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About Tony, the Inventor

Postby tony.fulford » Sat Jan 05, 2008 1:17 pm

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tony.fulford
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Posts: 160
Joined: Tue Nov 13, 2007 12:04 pm
First, I am 65 years old and have been around the block a few times.

I began my career with IBM in 1965 and retired in 1995. I started with IBM in Montgomery, AL diagnosing and repairing mainframe computers. In a couple of years, I went into programming support analyzing computer software failures and fixing them. In a couple of more years, I took a position as a programmer in Raleigh, NC. I was a programmer throughout the 1970’s and then went into management in 1980. I managed a number of software development products.

After retiring from IBM, I first had a company that did International Trade and Information Technology consulting in Charleston, SC and then a software development company in Wilson, NC. Scattered through those years I also owned restaurants.

About a year ago I got so bored with the everyday mundane tasks of running companies that I decided to become a full time inventor. So here I am.

My strategy is one of licensing my ideas/inventions rather than developing them myself. Over the past year I have had 37 ideas for invention. Of the 37, 23 have been canned because they were pre-dated. With the remaining 14, I am in negotiations with several companies for licensing agreements.

My philosophy is to search, search, and search to ensure that the ideas are truly inventions before I file a patent. Even then, I file a Provisional Patent Application to get my Patent Pending status and the one year period for filing a non-provisional patent application.

I then take that time to present it to companies for licensing. If I cannot license it within a year, I put it on the back burner and do not file a non-provisional application. As long as the USA has first-to-invent as opposed to first-to-file, I will continue in this manner. I still have it in my Inventor's Notebook and I have a copy of the provisional so that if anyone gets a patent issued for it I can challenge their patent if I choose.

I read stories about inventors saying they have to file 100 patents to get 3 issued. My take is that if they would adopt the search, search, and search philosophy they would be more successful and save a lot of money. It makes no sense to file a patent if it is not going to be issued. Search must go beyond the USPTO databases and include what is available in the market because many people do not file for patents, they just start producing a product. If a product is available in the market, chances are a court would consider that pre-dating your idea even though it doesn't.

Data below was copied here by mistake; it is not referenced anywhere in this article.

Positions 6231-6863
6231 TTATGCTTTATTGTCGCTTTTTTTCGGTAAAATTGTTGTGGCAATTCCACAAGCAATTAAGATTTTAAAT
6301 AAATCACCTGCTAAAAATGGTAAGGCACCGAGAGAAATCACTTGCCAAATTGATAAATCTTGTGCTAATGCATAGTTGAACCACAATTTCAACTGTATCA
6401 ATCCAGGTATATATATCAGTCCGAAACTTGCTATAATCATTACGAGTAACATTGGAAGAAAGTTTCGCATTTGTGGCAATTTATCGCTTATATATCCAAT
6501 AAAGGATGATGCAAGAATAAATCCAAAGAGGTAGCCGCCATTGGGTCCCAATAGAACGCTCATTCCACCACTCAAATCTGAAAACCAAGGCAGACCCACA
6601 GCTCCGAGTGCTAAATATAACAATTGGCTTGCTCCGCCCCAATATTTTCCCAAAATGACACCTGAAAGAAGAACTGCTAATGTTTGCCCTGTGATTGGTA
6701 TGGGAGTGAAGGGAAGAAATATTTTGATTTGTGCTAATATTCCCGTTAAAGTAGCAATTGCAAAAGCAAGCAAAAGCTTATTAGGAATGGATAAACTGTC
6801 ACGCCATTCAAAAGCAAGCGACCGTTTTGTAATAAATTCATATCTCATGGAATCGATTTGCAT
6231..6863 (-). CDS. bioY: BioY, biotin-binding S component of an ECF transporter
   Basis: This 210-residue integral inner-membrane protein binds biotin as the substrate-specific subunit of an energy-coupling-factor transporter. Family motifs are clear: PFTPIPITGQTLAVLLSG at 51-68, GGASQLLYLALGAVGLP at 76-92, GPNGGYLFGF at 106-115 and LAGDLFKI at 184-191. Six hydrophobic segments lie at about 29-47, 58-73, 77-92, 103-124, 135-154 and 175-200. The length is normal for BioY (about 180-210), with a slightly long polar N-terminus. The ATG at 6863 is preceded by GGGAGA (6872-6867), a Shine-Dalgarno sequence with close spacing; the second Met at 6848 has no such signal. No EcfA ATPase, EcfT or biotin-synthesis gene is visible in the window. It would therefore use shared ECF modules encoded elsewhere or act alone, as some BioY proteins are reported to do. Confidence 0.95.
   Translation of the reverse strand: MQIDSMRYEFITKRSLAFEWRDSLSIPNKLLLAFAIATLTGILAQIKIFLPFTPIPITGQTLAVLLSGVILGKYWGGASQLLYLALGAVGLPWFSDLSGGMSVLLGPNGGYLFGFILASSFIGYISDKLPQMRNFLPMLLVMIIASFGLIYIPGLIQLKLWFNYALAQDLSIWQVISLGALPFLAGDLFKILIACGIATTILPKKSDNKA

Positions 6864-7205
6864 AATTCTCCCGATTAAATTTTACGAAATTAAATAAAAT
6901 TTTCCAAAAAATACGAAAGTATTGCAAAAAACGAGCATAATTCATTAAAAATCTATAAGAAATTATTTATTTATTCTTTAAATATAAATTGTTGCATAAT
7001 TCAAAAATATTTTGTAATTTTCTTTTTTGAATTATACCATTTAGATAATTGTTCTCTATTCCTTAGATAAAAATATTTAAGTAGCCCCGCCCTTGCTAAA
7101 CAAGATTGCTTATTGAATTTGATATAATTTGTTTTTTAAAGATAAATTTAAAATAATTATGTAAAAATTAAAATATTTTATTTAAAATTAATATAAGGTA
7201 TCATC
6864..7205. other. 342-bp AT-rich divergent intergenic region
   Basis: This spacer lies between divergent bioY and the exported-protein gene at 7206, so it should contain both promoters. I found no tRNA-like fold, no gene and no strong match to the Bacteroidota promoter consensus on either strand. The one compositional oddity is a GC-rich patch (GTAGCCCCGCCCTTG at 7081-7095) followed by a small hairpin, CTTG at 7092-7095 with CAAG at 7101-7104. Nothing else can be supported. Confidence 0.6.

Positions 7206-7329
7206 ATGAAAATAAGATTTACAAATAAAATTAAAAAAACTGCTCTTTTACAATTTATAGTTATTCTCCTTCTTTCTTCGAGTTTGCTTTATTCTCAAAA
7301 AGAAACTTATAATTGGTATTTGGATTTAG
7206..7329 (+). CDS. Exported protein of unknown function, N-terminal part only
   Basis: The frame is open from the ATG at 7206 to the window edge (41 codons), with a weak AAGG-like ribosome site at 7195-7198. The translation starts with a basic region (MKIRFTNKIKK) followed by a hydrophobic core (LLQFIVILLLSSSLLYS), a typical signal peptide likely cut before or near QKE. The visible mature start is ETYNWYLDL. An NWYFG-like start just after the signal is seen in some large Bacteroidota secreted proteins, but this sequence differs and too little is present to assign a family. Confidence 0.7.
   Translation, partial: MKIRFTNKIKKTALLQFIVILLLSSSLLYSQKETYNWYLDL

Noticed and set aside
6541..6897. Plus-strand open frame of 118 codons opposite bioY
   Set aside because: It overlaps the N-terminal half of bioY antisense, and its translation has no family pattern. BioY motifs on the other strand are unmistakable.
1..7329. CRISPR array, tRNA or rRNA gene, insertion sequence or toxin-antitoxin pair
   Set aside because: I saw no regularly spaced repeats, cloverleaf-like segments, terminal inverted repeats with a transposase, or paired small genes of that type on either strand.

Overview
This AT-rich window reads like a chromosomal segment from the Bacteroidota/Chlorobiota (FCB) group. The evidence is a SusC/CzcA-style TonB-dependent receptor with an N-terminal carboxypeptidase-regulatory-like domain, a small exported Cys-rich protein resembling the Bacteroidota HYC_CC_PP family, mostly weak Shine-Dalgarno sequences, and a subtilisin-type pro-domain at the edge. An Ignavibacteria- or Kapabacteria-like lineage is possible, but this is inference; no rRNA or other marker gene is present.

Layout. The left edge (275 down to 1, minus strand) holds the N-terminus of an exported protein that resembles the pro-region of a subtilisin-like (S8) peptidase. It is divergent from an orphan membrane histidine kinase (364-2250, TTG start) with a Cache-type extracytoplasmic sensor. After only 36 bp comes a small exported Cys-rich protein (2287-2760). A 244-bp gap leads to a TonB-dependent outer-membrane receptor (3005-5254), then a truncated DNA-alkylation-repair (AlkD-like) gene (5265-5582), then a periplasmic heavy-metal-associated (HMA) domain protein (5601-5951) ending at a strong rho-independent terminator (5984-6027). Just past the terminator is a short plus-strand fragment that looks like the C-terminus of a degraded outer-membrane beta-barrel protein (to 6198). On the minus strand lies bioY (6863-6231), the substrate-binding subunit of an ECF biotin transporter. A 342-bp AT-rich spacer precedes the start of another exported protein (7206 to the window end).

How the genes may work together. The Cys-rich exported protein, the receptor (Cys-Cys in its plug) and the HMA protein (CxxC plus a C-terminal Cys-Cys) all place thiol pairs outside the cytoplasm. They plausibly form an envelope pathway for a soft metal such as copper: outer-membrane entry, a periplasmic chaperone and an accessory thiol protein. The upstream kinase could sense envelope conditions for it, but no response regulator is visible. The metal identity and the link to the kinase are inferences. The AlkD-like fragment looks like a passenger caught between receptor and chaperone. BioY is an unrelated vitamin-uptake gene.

I have a digital certificate with the USPTO and can file my applications online with the patent office. This makes it much quicker and more convenient.

I enjoy inventing more than anything I have done in my 65 years on this planet.

I have already learned there is a wealth of information and a positive people-helping-people attitude here on ispot. I look forward to interacting with all of you here on the inventorspot!

--Tony a.k.a. the Inventor
Last edited by tony.fulford on Wed Jan 09, 2008 6:00 am, edited 2 times in total.

Postby Michelle » Sat Jan 05, 2008 6:07 pm

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Michelle
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Joined: Wed Oct 11, 2006 7:27 am
Hi Tony:

Thank you so much for volunteering to start a dedicated section in these forums where new inventors can regularly get advice from a more seasoned inventor.

We have some great inventors who regularly participate in our forums and offer great advice. We are so pleased to be able to add you to our growing team of experienced inventors who volunteer their time and energy to helping others.

I look forward to following the dialogue you cultivate here and throughout the forums.

Michelle

Re: About Tony, the Inventor

Postby apapage » Sun Feb 28, 2010 9:30 pm

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Location: NYC
When I am considering an invention, I am looking for something that is easy and inexpensive to produce, and there must be a need (efficiency), The market should also be large enough to make the investment in the product worth while. Assuming that your invention satisfies this criteria, the next step is to protect your idea as best as possible. You have a few options. First, you should insist on a non-disclosure agreement before you tell anyone about your invention. If the party receiving the information breaches the agreement, you may be able to recover some of the loss from them. If there is a disclosure, however, you will not be able to stop anyone else from copying unless you have a patent. Patents are expensive, but there are smart ways to proceed. I suggest filing a provisional patent application, which will give you a year before you have to file the more expensive utility patent application. Consider a prior art search first as well. Many inventors file provisional apps on their own with relative success and the fee that the patent office charges is currently $110.

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